Super Bowl Holds Special Meeting for Family of Lamar Hunt

Matt Derrick

KANSAS CITY -- The Super Bowl wouldn't exist if it weren't for Lamar Hunt, the late owner of the Kansas City Chiefs who helped found the American Football League, helped forge a merger with the NFL and even gave the world championship of football its moniker.

That makes heading to the Super Bowl for the third time in franchise history and first time in a half-century especially meaningful for his son Clark Hunt, the club's current chairman and CEO, who accepted the Lamar Hunt Trophy alongside his mother and Lamar Hunt's widow Norma.

“It's a tremendous day for our family,” Clark Hunt said. “I should mention how happy I am for my mother. For her to have the chance to hold and kiss this trophy, really means a lot.”

The Chiefs last made the trip to the Super Bowl in January 1970. Clark Hunt, all of four years of age, attended the game with his family. 

“I was at that game and I have a photo, so I hate to say that I don't really remember it,” he said.

The Chiefs won three AFL championships, played in Super Bowl I and won Super Bowl IV during the franchise's first decade. It seemed unimaginable the team would go 22 years before winning another playoff game. The Chiefs made it to just one conference championship between 1970 and 2012, falling to Buffalo 30-13 in the AFC Championship in January 1994.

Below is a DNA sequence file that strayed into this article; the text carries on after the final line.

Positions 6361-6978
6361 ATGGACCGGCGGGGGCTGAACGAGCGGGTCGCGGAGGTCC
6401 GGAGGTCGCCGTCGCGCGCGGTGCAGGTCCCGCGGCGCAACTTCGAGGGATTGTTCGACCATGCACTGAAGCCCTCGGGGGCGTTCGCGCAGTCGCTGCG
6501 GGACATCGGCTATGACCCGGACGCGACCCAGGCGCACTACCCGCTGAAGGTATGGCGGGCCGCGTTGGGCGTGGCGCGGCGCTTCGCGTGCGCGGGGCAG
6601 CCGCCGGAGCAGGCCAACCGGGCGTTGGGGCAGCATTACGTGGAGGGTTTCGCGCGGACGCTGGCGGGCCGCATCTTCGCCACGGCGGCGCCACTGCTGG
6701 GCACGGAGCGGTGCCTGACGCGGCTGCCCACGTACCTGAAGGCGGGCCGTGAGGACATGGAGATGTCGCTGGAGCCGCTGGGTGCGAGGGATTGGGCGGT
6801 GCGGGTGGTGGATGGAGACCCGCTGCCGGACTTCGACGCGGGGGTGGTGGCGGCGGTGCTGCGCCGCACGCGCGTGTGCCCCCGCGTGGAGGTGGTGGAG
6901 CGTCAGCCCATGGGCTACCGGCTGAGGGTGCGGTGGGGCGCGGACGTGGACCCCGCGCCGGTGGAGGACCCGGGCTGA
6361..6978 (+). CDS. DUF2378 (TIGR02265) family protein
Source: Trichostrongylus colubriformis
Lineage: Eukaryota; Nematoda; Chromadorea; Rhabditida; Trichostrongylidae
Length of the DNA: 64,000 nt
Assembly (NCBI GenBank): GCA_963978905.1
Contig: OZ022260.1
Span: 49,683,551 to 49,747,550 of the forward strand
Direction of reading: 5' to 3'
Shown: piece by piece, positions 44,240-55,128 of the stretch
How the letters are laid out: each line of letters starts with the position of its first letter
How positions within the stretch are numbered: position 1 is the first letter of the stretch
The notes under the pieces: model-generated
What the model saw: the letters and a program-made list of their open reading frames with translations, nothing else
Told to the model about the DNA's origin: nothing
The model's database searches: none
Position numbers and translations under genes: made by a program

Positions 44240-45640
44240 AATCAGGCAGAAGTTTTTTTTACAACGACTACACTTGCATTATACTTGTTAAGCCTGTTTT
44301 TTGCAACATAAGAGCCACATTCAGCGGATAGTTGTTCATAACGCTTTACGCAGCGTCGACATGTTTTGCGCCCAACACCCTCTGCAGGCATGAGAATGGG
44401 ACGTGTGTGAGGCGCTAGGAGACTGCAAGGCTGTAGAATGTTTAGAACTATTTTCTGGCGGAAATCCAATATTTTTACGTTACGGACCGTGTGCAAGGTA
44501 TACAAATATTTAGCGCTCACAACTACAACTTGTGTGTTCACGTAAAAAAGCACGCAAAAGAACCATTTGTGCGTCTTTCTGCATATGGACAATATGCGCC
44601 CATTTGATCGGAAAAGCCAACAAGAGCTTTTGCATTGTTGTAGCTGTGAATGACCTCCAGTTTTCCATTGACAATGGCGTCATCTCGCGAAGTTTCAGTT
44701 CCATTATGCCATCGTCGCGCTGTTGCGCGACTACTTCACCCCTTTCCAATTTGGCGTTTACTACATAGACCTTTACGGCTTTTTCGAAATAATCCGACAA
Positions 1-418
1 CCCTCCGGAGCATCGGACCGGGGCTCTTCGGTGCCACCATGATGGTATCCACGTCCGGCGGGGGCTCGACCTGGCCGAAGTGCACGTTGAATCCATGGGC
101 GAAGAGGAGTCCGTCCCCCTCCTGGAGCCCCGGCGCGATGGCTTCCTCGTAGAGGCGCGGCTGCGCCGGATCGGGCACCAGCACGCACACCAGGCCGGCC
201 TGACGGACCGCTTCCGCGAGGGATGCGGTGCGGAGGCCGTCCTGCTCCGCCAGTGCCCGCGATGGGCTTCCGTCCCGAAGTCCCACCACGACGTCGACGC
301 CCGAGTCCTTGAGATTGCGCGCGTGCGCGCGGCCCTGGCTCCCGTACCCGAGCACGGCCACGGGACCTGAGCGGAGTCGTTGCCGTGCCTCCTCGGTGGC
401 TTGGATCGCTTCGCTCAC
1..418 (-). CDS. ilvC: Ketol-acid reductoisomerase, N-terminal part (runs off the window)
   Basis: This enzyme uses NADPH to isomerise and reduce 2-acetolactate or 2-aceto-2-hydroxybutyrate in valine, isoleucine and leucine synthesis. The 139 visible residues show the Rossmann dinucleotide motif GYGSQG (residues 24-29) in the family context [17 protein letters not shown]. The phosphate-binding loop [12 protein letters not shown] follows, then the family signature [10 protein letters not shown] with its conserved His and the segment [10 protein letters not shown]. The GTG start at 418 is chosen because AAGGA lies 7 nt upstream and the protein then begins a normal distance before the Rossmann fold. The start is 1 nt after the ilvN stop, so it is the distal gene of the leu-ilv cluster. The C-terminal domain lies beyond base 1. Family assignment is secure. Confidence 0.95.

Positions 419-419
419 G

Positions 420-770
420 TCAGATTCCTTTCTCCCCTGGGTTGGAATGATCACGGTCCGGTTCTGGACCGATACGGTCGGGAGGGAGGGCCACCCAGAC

“It would not be what it is without the hardship, without all of the hard work that went into getting us here,” Clark Hunt said. “Fifty years is too long, but we are going to Miami."

The Chiefs experienced periods of success under head coaches Marty Schottenheimer during the 1990s and Dick Vermeil in the 2000s. A lot of losing happened in between, but things changed with the arrival of Andy Reid in 2013.

“He came in day one and we started winning games,” Clark Hunt said.

The Chiefs now are on arguably the best run in the franchise's history. The club won a fourth-straight AFC West title this season, a feat it had never before achieved. It also made its fifth-straight trip to the postseason, one short of the franchise record of six between 1990 and 1995.

One thing remains missing, however, for the Hunt family. Sometime after Norma Hunt attended her 50th Super Bowl in 2016, Norma Hunt had a message for her son.

“She said, 'Clark it sure would be nice if we could play in this game once while I'm still able to go,'” Clark Hunt said. “We've got that checked off, but at the end of the day, we've still got a big goal to accomplish.”

Hunt each year tells his team the have three goals. One is making the playoffs and another is winning the Lamar Hunt Trophy.

“We've got those done,” he said. “But our big goal left is to bring another Lombardi Trophy back to Kansas City.”

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